While anti-Blackness is undeniably still alive and well, 1952 for a young Black girl in the United States would have been a volatile, dangerous time, with Jim Crow having yet to be abolished, and with her existence fettered by anti-Blackness the likes of which we are unable to fully conceptualize now. The Other World, for this little girl, might have been more than simply a world where her parents seem to care a little more and the food is a little better – it was likely a space that promised a post-racial reality.
There is an undeniable qualitative difference between a world where the flowers in the garden are inanimate, a gravy train travels around the table at dinner, and a circus of mice is always performance ready downstairs versus a world where an individual can hope to navigate the world without worrying about falling victim to constant, systemic racialized violence.
The loss of the Black ghost girl is a tragedy. The exact age that she was at the time of her disappearance is never confirmed, but she was definitely very young. Additionally, the reason for her disappearance was unknown for all of these decades, thus leaving a mourning and confused family behind. The Black ghost girl is heavily implied, and ultimately confirmed, to be the missing sister of Wybie’s grandmother who owns the apartment complex that Coraline’s family has just moved into, and it is the loss of her sister that has made the grandmother wary of ever allowing families with children to move into the complex. Coraline might be the first child to ever grace the complex since the sister’s disappearance via the Other World.
However, I find that the particularly tragic aspect of the Black ghost girl’s demise (beyond the actual action of having her eyes replaced with buttons, her soul stolen, and her body left to waste away) to be the degree of sorrow she faced in the real world, and the consequential false hope she faced in the fake one. This was not a girl who wanted to escape her life because of its dullness, but who needed to escape because it was volatile. And whereas Coraline could always find something to do to alleviate this boredom, there is nothing the little Black girl could do to alleviate her racial subjugation. So desperate was this girl to exist in a world where she could be safe from oppression, that she was willing to give up her soul for it.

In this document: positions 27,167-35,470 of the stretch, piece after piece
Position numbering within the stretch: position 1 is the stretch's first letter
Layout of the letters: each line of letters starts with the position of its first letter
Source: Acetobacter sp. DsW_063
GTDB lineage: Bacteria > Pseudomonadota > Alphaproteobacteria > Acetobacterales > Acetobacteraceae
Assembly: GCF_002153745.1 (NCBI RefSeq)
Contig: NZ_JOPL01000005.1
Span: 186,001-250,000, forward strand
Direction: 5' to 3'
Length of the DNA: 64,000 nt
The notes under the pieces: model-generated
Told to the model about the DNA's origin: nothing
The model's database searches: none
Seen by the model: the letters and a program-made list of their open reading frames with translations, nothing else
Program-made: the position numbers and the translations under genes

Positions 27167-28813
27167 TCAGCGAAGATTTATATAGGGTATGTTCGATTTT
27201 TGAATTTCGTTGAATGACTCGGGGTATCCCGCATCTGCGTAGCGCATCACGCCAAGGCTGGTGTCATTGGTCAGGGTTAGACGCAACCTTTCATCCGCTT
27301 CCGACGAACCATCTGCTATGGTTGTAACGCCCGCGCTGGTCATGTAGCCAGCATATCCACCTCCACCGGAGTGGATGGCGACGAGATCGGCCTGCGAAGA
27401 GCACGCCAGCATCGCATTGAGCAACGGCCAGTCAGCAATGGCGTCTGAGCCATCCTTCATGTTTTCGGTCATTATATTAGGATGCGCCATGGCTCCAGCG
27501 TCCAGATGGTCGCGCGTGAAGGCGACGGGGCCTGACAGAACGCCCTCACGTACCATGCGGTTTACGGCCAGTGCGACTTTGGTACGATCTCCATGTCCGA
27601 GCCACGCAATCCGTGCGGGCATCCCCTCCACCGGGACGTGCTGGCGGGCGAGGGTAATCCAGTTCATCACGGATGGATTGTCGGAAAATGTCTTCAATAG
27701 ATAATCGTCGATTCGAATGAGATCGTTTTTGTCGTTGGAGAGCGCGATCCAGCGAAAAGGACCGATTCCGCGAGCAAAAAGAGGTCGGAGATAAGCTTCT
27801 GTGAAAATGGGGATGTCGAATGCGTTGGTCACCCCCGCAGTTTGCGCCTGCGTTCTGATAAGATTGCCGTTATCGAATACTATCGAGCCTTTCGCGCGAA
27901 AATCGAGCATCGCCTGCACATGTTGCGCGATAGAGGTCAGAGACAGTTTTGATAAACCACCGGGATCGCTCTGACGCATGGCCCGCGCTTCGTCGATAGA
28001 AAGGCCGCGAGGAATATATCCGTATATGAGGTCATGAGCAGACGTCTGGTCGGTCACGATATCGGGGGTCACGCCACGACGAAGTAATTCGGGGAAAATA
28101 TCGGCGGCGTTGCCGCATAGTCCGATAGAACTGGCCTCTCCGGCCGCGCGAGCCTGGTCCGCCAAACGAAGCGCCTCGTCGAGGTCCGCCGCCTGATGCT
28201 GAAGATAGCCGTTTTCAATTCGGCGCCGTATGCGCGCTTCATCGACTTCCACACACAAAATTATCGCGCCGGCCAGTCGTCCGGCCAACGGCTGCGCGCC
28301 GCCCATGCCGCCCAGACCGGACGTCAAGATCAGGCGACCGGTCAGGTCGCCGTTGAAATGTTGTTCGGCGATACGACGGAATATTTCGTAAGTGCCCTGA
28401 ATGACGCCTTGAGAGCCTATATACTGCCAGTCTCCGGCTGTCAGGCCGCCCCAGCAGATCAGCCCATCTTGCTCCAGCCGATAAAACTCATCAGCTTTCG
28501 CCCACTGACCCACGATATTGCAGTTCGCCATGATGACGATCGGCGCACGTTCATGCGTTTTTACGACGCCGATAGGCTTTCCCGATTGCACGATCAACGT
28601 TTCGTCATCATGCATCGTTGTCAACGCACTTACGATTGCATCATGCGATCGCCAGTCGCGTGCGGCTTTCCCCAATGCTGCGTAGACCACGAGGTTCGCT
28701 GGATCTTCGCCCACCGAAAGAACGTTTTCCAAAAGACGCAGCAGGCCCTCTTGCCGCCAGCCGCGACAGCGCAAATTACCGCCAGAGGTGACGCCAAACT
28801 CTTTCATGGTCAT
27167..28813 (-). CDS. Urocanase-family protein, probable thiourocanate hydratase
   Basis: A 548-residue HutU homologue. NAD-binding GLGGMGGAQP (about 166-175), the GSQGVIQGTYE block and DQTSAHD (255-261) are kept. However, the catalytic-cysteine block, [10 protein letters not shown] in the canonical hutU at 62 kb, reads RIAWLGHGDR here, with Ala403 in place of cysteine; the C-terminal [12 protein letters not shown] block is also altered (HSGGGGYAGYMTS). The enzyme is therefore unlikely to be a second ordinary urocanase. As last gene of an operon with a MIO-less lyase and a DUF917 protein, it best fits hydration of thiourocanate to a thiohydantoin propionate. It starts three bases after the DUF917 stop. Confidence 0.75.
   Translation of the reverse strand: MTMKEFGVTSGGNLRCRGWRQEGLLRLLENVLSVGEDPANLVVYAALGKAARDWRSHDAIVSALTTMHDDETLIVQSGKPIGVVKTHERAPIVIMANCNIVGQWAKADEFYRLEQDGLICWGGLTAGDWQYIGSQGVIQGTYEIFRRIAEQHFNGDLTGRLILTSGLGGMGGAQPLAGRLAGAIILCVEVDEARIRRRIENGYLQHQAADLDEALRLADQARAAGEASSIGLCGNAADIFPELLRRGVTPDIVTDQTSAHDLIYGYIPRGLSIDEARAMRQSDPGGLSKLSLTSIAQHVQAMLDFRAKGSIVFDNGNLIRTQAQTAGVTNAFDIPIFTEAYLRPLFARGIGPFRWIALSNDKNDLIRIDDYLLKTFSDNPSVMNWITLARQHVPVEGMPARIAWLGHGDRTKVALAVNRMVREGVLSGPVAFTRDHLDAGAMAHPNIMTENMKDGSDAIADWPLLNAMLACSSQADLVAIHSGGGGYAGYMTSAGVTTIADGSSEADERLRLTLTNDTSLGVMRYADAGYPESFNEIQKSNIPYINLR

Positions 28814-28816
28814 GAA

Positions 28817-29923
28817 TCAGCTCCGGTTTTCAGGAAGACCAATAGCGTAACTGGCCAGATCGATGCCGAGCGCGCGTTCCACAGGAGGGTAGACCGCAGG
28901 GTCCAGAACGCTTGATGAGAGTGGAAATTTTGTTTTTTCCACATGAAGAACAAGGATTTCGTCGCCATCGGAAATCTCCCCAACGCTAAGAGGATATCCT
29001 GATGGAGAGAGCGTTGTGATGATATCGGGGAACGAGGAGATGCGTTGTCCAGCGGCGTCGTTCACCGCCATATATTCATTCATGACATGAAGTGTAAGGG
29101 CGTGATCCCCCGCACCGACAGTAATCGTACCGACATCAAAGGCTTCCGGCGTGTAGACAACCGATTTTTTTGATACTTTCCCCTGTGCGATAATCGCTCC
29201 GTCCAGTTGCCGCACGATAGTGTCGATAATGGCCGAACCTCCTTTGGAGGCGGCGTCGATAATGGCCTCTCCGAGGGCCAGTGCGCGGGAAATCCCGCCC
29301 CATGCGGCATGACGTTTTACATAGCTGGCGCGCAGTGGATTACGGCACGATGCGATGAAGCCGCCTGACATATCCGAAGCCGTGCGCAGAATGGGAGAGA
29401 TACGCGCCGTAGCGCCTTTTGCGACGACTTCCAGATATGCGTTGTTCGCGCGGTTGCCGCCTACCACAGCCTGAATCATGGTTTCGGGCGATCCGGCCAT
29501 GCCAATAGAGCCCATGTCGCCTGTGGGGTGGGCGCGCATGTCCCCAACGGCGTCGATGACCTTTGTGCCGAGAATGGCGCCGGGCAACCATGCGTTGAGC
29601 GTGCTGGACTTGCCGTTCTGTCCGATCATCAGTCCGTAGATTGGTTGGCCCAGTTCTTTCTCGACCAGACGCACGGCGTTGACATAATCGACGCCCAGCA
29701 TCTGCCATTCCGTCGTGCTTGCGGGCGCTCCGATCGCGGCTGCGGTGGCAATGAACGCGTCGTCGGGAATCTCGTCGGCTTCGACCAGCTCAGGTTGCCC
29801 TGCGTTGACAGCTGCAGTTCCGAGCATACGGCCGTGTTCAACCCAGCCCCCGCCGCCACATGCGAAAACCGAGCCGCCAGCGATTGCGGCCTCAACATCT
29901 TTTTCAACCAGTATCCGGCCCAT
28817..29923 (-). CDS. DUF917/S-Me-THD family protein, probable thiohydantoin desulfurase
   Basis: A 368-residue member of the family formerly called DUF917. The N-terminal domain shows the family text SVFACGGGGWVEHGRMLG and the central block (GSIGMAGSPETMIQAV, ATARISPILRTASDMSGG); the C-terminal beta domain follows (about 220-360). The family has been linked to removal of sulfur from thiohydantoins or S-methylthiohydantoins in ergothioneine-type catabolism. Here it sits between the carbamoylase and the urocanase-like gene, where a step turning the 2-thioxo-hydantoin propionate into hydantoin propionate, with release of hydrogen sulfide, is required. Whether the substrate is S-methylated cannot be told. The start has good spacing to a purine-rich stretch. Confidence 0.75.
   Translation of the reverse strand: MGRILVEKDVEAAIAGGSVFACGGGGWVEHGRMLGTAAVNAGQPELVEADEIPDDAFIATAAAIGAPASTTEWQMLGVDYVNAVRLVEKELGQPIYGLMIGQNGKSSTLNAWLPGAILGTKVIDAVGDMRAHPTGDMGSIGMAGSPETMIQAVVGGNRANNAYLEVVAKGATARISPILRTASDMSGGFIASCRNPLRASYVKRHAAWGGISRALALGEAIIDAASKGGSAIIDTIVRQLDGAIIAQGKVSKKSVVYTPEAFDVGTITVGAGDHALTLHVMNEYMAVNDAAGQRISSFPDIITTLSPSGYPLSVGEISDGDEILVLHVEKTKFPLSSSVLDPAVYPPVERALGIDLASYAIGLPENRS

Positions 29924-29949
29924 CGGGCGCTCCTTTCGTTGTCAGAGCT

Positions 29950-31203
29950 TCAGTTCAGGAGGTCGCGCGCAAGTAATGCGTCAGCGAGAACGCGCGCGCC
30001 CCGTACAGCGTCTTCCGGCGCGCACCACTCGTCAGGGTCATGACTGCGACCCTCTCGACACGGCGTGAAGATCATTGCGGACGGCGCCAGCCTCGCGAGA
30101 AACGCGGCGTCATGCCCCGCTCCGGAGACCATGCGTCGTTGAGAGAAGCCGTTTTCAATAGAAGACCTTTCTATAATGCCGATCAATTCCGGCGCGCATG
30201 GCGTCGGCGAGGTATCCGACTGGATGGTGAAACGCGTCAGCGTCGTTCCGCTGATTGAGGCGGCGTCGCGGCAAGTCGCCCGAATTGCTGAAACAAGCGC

This consideration significantly recontextualizes the allure of the Other World. Even when Coraline is enjoying herself there, she can still tell that something is slightly off — the lights shine a little too bright, everybody smiles a little to largely, the moon glistens ominously. I doubt that the Black little ghost girl wasn’t wary of the Other World, or didn’t notice these clues. But the Other World likely still trumped the danger of her reality. A fake world where one does not have to live with the spectre of anti-Blackness is infinitely better than a real world, where one has no choice but to.
I imagine the little Black ghost girl, sitting at the dinner table like Coraline, as the Other Mother proposed the replacement of her eyes. “Black is traditional,” she would have said at the end of her spiel. Of course, at least literally, she was talking about the buttons that would be sewn into her face. But I imagine, too, that this meant something different for the little girl. Perhaps, instead of an omen of horror, she saw this as a call home.
Kassia Neckles is a film and English student and writer based in Toronto. She is passionate about Black cinema, loves a good chick flick, and wishes life were more like a musical.